[Haskell-cafe] Re: Libraries for Commercial Users

Curt Sampson cjs at starling-software.com
Sat Oct 10 00:37:52 EDT 2009

On 2009-10-09 20:53 -0600 (Fri), John A. De Goes wrote:

> The vast majority of applications being built today are web apps.

Right, and the vast majority of these are done in PHP, followed by Ruby
and Python. For these languages, the majority of libraries are not native,
but C libraries.

So this makes me wonder, if cross-platform support is so necessary,
why have these PHP, Ruby and Python folks not switched to Java, rather
than remain suffering doing their development on Linux boxes?

And if libraries are the issue, why would not just creating a SWIG for
GHC make all of these people move to Haskell?

On 2009-10-08 09:50 -0600 (Thu), John A. De Goes wrote:

> I don't dismiss Haskell in business. I only maintain it's a niche  
> market.

I agree it's a nich market, too. So I guess our point of disagreement is
that you believe that it's lack of libraries keeping it a nich market,
whereas I believe that even if it had libraries out the wazoo like Java
(and of similar quality) it would still be a nich market. In other
words, having a relatively small quantity of libraries is not a problem.

> There are some domains where the infrastructure in more established  
> languages is minimal, and in such cases, I think Haskell can be more  
> efficient than those languages.

Indeed. I found many domains (including web ones) where I didn't use
that infrastructure (such as it was) in Ruby, either.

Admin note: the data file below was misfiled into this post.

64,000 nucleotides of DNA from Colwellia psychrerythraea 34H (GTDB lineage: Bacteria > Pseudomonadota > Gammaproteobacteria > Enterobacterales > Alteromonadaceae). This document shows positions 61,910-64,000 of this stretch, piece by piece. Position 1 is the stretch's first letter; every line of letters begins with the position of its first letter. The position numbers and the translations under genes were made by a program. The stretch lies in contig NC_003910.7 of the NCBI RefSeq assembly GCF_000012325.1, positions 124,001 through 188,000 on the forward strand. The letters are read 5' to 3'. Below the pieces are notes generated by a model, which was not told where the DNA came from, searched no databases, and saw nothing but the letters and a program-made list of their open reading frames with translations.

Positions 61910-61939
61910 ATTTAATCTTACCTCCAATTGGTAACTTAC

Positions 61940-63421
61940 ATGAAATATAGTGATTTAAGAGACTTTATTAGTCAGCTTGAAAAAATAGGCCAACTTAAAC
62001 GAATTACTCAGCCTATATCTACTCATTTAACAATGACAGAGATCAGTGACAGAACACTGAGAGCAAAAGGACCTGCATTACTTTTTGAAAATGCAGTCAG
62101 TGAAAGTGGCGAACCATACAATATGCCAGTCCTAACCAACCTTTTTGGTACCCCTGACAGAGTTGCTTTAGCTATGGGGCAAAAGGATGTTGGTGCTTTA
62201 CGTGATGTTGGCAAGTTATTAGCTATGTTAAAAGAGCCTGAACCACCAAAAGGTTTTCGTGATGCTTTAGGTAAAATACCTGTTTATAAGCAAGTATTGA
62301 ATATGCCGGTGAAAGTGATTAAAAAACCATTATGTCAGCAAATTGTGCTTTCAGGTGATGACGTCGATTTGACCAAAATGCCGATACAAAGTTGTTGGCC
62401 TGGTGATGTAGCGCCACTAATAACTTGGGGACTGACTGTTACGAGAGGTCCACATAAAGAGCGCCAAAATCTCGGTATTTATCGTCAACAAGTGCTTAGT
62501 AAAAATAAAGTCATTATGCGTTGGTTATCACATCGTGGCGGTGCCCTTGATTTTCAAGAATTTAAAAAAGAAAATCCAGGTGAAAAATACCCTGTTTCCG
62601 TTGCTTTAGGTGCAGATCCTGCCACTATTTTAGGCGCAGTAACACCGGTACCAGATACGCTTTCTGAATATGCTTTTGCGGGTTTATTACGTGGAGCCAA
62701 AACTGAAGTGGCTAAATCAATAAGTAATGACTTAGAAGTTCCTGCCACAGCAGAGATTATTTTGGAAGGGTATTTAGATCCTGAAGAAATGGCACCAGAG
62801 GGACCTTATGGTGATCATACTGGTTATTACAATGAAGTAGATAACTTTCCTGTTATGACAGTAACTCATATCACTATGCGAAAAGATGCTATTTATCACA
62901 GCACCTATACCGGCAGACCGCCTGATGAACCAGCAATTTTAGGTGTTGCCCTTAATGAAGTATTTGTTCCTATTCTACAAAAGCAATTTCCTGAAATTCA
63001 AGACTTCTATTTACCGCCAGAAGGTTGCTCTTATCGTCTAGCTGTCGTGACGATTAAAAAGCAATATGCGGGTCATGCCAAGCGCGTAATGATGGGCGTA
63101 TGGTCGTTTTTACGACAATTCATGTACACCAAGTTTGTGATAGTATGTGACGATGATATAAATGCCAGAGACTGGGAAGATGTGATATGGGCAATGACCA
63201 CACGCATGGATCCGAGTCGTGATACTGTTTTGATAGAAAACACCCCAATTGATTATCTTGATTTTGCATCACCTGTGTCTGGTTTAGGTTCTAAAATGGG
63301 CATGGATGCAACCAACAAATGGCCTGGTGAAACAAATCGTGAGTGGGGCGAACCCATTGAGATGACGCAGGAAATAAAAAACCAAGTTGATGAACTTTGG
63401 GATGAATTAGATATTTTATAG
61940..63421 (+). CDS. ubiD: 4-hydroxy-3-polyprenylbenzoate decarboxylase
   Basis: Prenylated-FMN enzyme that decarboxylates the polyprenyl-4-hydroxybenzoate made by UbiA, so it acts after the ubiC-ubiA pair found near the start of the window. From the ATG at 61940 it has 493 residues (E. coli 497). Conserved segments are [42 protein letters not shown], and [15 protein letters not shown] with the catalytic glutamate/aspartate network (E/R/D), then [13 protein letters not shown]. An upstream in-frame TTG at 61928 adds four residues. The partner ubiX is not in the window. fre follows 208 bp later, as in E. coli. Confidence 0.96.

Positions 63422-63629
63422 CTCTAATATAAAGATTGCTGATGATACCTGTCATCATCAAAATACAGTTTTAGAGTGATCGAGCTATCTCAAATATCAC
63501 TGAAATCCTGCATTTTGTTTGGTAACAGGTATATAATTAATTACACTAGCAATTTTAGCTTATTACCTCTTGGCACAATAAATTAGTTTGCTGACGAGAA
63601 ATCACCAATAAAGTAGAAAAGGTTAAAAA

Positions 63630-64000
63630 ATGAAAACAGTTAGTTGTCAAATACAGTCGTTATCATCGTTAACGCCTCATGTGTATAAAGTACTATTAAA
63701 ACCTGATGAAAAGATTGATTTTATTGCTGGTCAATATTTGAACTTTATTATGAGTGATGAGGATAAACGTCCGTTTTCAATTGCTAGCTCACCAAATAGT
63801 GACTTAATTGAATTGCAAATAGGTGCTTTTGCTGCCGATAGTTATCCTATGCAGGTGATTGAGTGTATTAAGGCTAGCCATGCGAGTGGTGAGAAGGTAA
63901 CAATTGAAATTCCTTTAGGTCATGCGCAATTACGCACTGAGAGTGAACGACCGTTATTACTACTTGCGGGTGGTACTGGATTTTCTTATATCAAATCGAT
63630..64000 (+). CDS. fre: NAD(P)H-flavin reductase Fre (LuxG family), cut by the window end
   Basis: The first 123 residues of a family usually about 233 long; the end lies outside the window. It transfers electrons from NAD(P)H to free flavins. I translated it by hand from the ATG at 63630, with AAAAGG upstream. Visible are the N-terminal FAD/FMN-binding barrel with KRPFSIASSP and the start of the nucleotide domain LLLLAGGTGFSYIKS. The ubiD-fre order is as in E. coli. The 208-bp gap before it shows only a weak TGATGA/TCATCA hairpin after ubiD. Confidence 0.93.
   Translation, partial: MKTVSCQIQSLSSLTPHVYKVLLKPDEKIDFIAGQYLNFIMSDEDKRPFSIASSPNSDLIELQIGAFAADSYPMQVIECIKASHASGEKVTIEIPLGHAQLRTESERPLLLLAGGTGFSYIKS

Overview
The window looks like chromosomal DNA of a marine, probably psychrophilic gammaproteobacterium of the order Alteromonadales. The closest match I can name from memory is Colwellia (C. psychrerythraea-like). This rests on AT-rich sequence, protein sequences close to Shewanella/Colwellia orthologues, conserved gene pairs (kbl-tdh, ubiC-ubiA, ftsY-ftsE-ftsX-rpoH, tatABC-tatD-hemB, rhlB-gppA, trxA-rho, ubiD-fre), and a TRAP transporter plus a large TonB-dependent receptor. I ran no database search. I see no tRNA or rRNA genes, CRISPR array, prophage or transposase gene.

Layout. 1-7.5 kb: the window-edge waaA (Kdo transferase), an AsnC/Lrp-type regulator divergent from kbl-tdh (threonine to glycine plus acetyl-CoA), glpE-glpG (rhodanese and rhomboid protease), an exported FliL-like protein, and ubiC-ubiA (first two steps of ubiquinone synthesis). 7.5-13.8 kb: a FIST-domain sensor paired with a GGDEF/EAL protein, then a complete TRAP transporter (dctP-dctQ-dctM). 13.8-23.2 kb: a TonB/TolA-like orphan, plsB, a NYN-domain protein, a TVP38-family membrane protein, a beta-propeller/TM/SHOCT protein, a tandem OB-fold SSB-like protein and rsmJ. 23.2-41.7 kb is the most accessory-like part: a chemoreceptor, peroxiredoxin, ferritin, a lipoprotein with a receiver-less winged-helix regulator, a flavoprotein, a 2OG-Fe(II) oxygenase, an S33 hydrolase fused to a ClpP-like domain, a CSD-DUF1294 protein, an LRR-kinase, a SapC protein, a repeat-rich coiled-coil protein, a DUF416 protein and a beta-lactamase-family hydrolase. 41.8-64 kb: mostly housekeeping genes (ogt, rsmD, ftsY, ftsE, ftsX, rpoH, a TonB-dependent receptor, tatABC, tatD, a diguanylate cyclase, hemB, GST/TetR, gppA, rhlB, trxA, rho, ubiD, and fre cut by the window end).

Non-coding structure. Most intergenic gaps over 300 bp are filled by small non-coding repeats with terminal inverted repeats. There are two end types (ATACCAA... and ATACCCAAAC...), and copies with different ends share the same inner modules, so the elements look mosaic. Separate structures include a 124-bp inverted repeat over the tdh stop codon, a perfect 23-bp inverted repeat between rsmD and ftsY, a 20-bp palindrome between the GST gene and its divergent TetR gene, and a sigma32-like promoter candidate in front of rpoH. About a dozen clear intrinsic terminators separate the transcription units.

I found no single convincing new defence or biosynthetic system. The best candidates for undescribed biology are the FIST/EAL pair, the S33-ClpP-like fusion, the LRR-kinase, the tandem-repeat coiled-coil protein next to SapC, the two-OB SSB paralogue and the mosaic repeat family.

Where there are libraries and frameworks that are considered
signficantly better, such as Rails over what's available in PHP, people
switching are switching for incremental improvements in what they
already do; these are not the kind of people who would ever switch to
Haskell. (Rails is beloved basically because it's the bastard spawn
of a PHP programmer and web designer; it's certainly not a framework
that offers any big difference over doing the same thing in PHP in the
traditional style it's always been done there.)

> What has moved [from the agile development moment] into mainstream is
> unfortunately connected chiefly to agile by virtue of the word itself.
> Agile means more than getting software out the door quickly, a fact
> many businesses have yet to learn.

Right. But that practically defines the mainstream: adopting
misinterpretations of truly radical changes so that they don't really
have to change. If you want Haskell to *really* go mainstream, that's
what you want. If you want libraries for Haskell that will help it go
mainstream in that sense, you want bad ones that offer no significant
improvement over the bad ones already out there for Java or whatever,
and thus provide little productivity improvement.

That just seems pointless to me, because those looking for real
improvements can't use that sort of stuff. When I need RDBMS access,
libraries like Hibernate and Active Record are useless to me, because
they force me to work in a stupid manner. For web sites, Rails is
useless because again, it deals with stuff in a stupid, unproductive
way. This is why I say libraries aren't important. True, it is nice to
have good ones that really help you be productive, but not only does
Haskell not have them, neither Java nor Ruby do, either.

Curt Sampson       <cjs at starling-software.com>        +81 90 7737 2974
           Functional programming in all senses of the word:

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